August 14, 2000
Governor Gary Locke spoke before a joint meeting of the Woodinville and Northshore chambers of commerce last Tuesday at Chateau Ste. Michelle.
More than a hundred members heard Locke detail his top concerns: transportation, health benefits and education after relating his own connection to the spirit of entrepreneurs.
"My father had a bistro in the Pike Place Market and then a grocery store on Nickerson in the Fremont District," said Locke, talking about the challenges of business and the new entrepreneurs that have brought jobs and prosperity to the state.
"People with entry level jobs are finding housing too expensive," said Locke, talking about the need for reliable transportation. "They are moving further out and finding it a tough commute. We need to find a long-time lasting consensus on how to meet our transportation problems. We, our children and grandchildren have too much at stake," said Locke.
The Blue Ribbon Transportation Committee has 30 members appointed from all walks of life who are developing options for a more streamlined road system, according to Locke, who said there are no quick fixes, but that he plans on using the recommendations of the Committee to institute changes.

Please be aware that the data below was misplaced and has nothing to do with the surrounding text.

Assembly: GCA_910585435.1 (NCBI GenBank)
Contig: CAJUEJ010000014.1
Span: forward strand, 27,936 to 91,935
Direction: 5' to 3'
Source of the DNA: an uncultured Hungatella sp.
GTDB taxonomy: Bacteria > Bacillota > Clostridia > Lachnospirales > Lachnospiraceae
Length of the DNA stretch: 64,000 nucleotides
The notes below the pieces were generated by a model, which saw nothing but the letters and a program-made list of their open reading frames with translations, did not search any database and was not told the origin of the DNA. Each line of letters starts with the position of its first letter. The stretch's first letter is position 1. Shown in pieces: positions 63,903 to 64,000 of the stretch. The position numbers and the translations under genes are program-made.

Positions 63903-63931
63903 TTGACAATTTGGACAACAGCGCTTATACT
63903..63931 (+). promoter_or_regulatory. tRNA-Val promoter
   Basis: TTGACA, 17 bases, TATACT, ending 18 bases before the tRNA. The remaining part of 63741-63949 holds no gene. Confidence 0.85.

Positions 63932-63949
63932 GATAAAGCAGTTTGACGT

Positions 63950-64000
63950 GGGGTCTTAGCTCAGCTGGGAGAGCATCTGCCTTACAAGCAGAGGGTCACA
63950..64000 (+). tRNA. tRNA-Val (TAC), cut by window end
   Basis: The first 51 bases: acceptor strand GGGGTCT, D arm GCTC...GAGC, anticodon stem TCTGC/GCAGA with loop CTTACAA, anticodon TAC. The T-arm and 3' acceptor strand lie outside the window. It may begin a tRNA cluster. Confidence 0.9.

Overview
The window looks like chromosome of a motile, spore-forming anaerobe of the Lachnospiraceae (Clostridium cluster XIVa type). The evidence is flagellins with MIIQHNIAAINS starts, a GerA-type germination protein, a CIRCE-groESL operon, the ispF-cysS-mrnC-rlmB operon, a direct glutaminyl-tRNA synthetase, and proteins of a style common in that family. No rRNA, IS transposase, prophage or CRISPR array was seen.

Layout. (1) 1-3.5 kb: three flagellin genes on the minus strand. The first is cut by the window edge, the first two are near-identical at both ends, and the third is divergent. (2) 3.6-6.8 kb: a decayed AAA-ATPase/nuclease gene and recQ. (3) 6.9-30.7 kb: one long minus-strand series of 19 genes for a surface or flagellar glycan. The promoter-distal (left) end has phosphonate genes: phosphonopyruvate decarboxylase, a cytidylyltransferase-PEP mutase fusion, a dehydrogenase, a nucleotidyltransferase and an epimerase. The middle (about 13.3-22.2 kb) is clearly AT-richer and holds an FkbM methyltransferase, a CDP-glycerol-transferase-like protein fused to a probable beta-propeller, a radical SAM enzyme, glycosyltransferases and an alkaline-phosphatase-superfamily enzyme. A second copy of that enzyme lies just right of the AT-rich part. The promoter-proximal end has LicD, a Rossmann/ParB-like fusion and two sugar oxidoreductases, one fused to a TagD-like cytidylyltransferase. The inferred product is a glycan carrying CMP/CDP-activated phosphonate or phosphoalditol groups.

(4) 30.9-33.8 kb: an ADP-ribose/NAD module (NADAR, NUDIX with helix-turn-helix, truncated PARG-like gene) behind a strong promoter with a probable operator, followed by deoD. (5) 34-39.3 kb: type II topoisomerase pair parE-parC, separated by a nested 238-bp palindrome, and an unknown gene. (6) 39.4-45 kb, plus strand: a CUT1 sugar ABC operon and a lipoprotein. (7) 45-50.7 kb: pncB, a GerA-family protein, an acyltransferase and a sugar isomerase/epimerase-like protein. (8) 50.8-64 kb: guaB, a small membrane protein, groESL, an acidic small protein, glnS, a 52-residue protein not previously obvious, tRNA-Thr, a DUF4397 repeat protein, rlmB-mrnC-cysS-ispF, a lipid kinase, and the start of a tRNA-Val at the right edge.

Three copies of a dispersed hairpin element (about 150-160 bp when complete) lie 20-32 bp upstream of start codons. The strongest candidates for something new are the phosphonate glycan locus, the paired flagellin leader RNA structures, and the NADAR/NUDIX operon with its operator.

"We need to integrate a multi-mobile system," he said, describing what would happen if all the transit riders decided to drive and were put in one line. "The line would stretch 325 miles morning and night, from Seattle to Montana.
Locke called for a non-partisan approach to working to solve transit issues.
On health, Locke said that this year's Legislature worked to persuade health insurance companies to return to the Washington market by repealing unproductive laws.
"We expect insurers to return this fall to the individual and small group market," he said.
He described how the use of technology is saving money in Washington State government agencies and being reinvested in education and that the state is #1 in the nation in the moving of people from welfare to work.
Locke spoke of the "tough new academic standards" put in place by parents, educators and community leaders.
"We are beginning to reduce the class sizes in the early grades," said Locke.
He spoke of professional standards for teachers and scholarships for top students of middle income families."I will not stop until every child has the opportunity to achieve their potential."